UC Irvine, along with five other universities, has received a $10 million National Science Foundation grant to develop new software techniques that dramatically reduce computer hardware design and test costs while maximizing performance with minimal energy.
The UCI team is led by Chancellor’s Professor Nikil Dutt and Professor Alex Nicolau, computer scientists in the Donald Bren School of Information & Computer Sciences and affiliates of the Center for Embedded Computer Systems. The federal grant funds projects that “promise significant advances in the computing frontier and great benefit to society.”
Dutt said a primary objective is to create software ensuring that servers and other hardware remain reliable even as they become more energy-efficient or are otherwise udpated. With semiconductor components, circuits and chips growing ever smaller, they’ve become less dependable and more expensive to produce.
The variability of behavior from device to device and over their lifetimes – due to differences in manufacturing, age, wear and operating environments – is largely ignored by today’s mainstream computer systems, leading to excessive crashes.
The project’s initial focus will be on wireless sensing, software radio and mobile platforms of all kinds – with plans to transfer advances in these early areas to the marketplace.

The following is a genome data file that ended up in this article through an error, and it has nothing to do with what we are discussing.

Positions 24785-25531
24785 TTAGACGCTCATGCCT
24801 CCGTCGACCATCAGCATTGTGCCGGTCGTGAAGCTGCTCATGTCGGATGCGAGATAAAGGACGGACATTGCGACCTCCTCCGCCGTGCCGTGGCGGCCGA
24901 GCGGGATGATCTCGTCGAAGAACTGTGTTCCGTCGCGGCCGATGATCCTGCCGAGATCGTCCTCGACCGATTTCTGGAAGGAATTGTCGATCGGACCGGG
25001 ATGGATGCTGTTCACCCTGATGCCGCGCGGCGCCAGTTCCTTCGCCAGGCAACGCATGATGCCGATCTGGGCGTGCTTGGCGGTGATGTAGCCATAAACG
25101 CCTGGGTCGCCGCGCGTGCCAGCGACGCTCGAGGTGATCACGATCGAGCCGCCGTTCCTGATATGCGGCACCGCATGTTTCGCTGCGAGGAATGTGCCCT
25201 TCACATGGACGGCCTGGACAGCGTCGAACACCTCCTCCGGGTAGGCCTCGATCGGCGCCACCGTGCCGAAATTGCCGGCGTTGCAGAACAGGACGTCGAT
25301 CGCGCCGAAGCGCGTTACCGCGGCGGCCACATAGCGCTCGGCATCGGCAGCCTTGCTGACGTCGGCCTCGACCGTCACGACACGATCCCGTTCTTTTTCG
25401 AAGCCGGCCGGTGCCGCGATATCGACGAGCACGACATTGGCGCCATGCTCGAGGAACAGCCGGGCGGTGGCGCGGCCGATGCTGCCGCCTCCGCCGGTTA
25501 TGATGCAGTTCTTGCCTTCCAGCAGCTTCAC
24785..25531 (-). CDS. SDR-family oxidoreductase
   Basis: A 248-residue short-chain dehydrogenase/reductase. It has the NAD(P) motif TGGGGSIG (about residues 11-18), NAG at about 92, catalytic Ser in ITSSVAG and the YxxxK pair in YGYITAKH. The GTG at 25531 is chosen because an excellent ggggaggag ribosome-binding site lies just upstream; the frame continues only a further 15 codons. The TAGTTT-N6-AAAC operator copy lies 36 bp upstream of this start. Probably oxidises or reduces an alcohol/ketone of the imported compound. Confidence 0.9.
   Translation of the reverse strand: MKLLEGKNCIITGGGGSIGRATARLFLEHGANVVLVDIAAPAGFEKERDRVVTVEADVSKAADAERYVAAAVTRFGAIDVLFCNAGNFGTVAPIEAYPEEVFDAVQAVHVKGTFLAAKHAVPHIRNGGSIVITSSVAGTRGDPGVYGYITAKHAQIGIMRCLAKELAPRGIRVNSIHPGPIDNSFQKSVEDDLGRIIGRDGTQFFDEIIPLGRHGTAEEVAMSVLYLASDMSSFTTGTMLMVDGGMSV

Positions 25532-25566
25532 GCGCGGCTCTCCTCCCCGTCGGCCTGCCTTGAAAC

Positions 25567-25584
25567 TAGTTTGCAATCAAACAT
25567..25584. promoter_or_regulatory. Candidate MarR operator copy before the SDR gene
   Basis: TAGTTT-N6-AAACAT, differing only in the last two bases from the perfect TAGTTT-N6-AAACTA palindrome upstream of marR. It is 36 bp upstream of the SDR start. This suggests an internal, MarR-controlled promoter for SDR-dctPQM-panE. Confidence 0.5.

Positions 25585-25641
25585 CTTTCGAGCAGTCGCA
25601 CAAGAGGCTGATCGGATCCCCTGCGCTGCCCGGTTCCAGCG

“A major goal is to break down the rigid interfaces between software and hardware, so that software can proactively address variability in the underlying hardware,” said Dutt. “Many demanding applications – from search engines to medical imaging – may also benefit from this research.”
He and Nicolau will develop a new class of adaptive software that’s resilient to hardware malfunctions. The work could have significant societal benefits, including improved energy efficiency of buildings, smart grids and transportation.
Led by Professor Rajesh Gupta of UC San Diego, the multi-university project also will involve researchers from UCLA, the University of Illinois at Urbana-Champaign, Stanford University and the University of Michigan, Ann Arbor.
To ensure that the effort reflects real-world industry challenges, a technical advisory board has been recruited that includes executives from Hewlett-Packard, ARM, IBM and Intel.
About the University of California, Irvine: Founded in 1965, UCI is a top-ranked university dedicated to research, scholarship and community service. Led by Chancellor Michael Drake since 2005, UCI is among the most dynamic campuses in the University of California system, with nearly 28,000 undergraduate and graduate students, 1,100 faculty and 9,000 staff. Orange County’s largest employer, UCI contributes an annual economic impact of $3.9 billion. For more UCI news, visit www.today.uci.edu.
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